CHARLESTON, S.C. (WCSC) - Democratic presidential candidate Cory Booker was in Charleston on Friday answering questions from students at the College of Charleston.
“Change does not come from Washington. It comes to Washington. From citizens active and engaged who make it happen,” Booker said early in the discussion.
The event was part of College of Charleston’s bipartisan Bully Pulpit series which, for years, has invited presidential candidates to chat with students.
Students asked questions about sexual assault prevention, criminal justice reform and immigration.
Booker also addressed his gun violence, climate change, expanding healthcare and his concerns that President Donald Trump is “tearing at the very fabric of our republic.”
Booker told Live 5’s Carter Coyle in an interview that ramping up supporters South Carolina is key for anyone who hopes to win the White House.
“This is an open state where anything can happen. That’s why, God willing I’m the nominee. I’m going to come back here and campaign and try to help South Carolinians up and down the ticket.”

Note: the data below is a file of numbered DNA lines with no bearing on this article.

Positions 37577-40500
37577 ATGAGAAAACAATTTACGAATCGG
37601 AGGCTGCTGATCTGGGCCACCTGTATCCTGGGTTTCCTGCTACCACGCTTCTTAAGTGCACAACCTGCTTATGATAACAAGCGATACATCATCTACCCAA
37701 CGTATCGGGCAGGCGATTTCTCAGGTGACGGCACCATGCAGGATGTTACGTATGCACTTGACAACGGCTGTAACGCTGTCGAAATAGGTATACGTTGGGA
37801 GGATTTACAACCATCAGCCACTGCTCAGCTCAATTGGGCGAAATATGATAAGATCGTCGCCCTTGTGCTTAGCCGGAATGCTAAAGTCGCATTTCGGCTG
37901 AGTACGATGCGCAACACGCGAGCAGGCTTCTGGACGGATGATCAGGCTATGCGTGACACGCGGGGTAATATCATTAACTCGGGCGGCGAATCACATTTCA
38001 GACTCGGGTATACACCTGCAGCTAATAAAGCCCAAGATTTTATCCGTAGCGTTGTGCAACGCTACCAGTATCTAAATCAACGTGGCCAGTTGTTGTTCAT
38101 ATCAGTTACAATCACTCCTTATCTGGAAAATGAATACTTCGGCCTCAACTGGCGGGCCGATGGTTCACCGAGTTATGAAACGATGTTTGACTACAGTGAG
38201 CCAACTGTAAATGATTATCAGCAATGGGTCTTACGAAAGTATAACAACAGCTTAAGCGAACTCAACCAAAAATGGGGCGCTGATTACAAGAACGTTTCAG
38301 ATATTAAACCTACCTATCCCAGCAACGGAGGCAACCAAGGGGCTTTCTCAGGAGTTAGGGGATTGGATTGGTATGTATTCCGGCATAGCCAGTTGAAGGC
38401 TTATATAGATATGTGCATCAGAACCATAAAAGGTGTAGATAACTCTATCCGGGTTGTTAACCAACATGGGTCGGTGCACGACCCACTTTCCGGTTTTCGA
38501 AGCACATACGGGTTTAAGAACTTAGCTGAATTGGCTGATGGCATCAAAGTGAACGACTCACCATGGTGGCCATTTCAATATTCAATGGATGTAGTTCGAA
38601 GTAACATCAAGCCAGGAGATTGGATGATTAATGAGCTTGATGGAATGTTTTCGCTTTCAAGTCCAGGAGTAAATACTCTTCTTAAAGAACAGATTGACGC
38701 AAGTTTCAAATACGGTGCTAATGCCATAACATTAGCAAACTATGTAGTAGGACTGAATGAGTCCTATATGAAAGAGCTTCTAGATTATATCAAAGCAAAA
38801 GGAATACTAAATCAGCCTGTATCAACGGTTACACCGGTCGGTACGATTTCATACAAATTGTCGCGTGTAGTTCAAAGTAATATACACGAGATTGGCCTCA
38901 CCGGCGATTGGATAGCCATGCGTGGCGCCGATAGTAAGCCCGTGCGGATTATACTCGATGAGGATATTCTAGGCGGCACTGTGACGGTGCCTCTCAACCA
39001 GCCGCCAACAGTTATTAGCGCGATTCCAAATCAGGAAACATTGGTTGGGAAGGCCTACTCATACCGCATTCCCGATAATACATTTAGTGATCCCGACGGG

When asked about low polling numbers, Booker said he wasn’t worried this early on.
“The field’s going to continue to thin out," he said."We feel really good in those early primary states.“Whether it was Jimmy Carter who was polling around 1% right now, Bill Clinton around 4%, even Barack Obama was losing here in SC this far out. He was 21 points behind Hilary Clinton. So the polls aren’t predictive – it’s what kind of grassroots effort you have.”
But he also said winning the nomination and beating President Trump isn’t enough.
“That’s the floor, not the ceiling,” he said. “There’s an urgency to get a new president, especially one who doesn’t just beat Donald Trump, but after that unites this country in common cause and common purpose again.”
Earlier in the day, Booker was in Florence speaking to AME church leaders
In response to that appearance, South Carolina Republican Party Chairman Drew McKissick said:
“It’s mighty rich for a guy who supports mandatory taxpayer funding of abortion to go in and talk to religious leaders about how he stands with them on issues informed by their faith. Maybe he’ll take a moment and explain whether or not he agrees with his fellow Democrats that churches who oppose the liberal social agenda should lose their tax-exempt status.”